Tuesday 6 December 2016

'I don't want to commit to anything' - Taoiseach doesn't rule out refunds for water charges

Cormac McQuinn Political Correspondent in San Francisco

Published 01/12/2016 | 06:35

Mr Kenny said his message for US firms is that “Ireland is open for business” Photo: Collins
Mr Kenny said his message for US firms is that “Ireland is open for business” Photo: Collins

Taoiseach Enda Kenny has not ruled out refunds for households who paid their water charges.

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He said he didn't want to commit to anything until the Oireachtas committee examining the Expert Commission's report on water has carried out their deliberations.

Meanwhile, he declined to say if he agreed with housing minister Simon Coveney who is opposed to refunds.

Mr Coveney is coming under pressure from within Fine Gael to agree to refunds after the Expert Commission recommended that normal water usage be paid for through general taxation.

Asked if households who paid their bills should get refunds, Mr Kenny replied: “The first thing we have to do here is let the committee do its work.

“The Commission have reported so the committee will analyse the proposals and the findings and the recommendations”.

Mr Kenny was asked if he agreed with Mr Coveney's position on refunds.

He didn't respond directly, instead reiterating that the Oireachtas committee will be examining the Commission's report.

Asked if he would rule out refunds Mr Kenny said: “I don't want to commit to anything now until such time as the committee is allowed to do its work.”

Read more: 'Officially lesser citizens': Farm families now set to pay 'on the double' for water

He pointed out that Fine Gael's position during the negotiations to form a government was that there would be a national public utility for water, metering to determine usage and to find leaks, and a “fair and affordable charging regime”.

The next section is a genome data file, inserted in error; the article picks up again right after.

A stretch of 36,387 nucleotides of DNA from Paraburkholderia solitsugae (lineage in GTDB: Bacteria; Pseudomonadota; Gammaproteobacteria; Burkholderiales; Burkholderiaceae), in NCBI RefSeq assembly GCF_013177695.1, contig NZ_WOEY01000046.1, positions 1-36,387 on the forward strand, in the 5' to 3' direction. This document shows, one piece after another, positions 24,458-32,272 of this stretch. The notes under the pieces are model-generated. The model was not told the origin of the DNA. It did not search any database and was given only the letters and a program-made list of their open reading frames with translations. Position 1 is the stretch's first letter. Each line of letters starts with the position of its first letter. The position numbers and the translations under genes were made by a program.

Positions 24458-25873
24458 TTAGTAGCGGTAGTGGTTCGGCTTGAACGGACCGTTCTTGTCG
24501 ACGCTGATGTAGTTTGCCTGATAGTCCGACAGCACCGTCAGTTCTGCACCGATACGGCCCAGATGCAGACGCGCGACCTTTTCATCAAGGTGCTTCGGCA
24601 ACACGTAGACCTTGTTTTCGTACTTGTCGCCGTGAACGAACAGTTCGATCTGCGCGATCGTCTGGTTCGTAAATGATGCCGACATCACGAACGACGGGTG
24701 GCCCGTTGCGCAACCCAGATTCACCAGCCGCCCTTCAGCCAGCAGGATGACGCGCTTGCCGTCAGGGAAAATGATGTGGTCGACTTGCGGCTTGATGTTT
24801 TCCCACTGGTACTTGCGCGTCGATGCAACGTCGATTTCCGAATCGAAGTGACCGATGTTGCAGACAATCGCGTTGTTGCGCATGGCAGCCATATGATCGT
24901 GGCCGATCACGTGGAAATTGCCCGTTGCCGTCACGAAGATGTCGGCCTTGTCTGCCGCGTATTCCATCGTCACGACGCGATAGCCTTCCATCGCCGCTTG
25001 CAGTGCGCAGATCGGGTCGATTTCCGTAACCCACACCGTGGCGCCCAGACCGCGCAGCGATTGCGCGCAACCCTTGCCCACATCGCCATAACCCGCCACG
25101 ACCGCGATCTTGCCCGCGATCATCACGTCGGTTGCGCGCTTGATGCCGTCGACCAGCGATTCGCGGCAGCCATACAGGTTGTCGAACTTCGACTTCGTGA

He said the Expert Commission was established after the talks with Fianna Fáil and that the Oireachtas committee will now examine the Commission's work.

“We'll let them do their work and see what recommendations they put forward and the vote will take place in the Dáil on that in March,” Mr Kenny added.

He was speaking ahead of an Enterprise Ireland business networking event in Palo Alto, California.

Mr Kenny said his message for US firms is that “Ireland is open for business”.

He spoke of Ireland's economic recovery and how, in the context of Brexit, the country remains a committed member of the European Union.

He will meet Apple boss Tim Cook later today and will also address another business event at Facebook headquarters.

Mr Kenny said he wasn't concerned about Apple's future in Ireland in the wake of the European Commission's ruling that the State must seek €13bn in back taxes from the tech giant. The government rejects the finding that Apple was provided illegal state aid and is appealing the decision.

Read more: ‘No refund for water billpayers’ – Coveney

Mr Kenny pointed out that Apple has announced a major expansion of its Cork base and is also developing another site in Athenry, Co Galway.

“Tim Cook himself has been publicly and privately very strongly in support and very happy with... their investment in Ireland over very many years,” he said.

Last night Mr Kenny also met with George and Jackie Donohoe, the parents of Ashley Donohoe, the Irish-American student who died along with five other Irish students in last year's horrific balcony collapse in nearby Berkeley

The Taoiseach met with the families of the victims along with some survivors in government buildings last week.

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